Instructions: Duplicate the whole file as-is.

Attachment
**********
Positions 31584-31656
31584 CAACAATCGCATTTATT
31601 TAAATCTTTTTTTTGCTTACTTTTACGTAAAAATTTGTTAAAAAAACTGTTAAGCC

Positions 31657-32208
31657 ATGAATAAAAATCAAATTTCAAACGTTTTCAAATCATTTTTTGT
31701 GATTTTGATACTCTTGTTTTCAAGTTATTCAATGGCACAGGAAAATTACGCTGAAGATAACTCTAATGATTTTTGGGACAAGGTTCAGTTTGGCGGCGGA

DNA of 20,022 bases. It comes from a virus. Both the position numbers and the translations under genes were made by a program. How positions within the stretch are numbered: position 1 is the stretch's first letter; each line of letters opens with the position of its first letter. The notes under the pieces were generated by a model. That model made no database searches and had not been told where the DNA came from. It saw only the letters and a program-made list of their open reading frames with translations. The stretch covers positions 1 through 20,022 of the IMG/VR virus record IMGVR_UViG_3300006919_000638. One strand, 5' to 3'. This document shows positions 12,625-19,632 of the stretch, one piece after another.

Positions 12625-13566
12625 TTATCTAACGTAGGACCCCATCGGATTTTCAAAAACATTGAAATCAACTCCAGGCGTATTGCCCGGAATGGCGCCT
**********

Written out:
Positions 31584-31656
31584 CAACAATCGCATTTATT
31601 TAAATCTTTTTTTTGCTTACTTTTACGTAAAAATTTGTTAAAAAAACTGTTAAGCC

Positions 31657-32208
31657 ATGAATAAAAATCAAATTTCAAACGTTTTCAAATCATTTTTTGT
31701 GATTTTGATACTCTTGTTTTCAAGTTATTCAATGGCACAGGAAAATTACGCTGAAGATAACTCTAATGATTTTTGGGACAAGGTTCAGTTTGGCGGCGGA

DNA of 20,022 bases. It comes from a virus. Both the position numbers and the translations under genes were made by a program. How positions within the stretch are numbered: position 1 is the stretch's first letter; each line of letters opens with the position of its first letter. The notes under the pieces were generated by a model. That model made no database searches and had not been told where the DNA came from. It saw only the letters and a program-made list of their open reading frames with translations. The stretch covers positions 1 through 20,022 of the IMG/VR virus record IMGVR_UViG_3300006919_000638. One strand, 5' to 3'. This document shows positions 12,625-19,632 of the stretch, one piece after another.

Positions 12625-13566
12625 TTATCTAACGTAGGACCCCATCGGATTTTCAAAAACATTGAAATCAACTCCAGGCGTATTGCCCGGAATGGCGCCT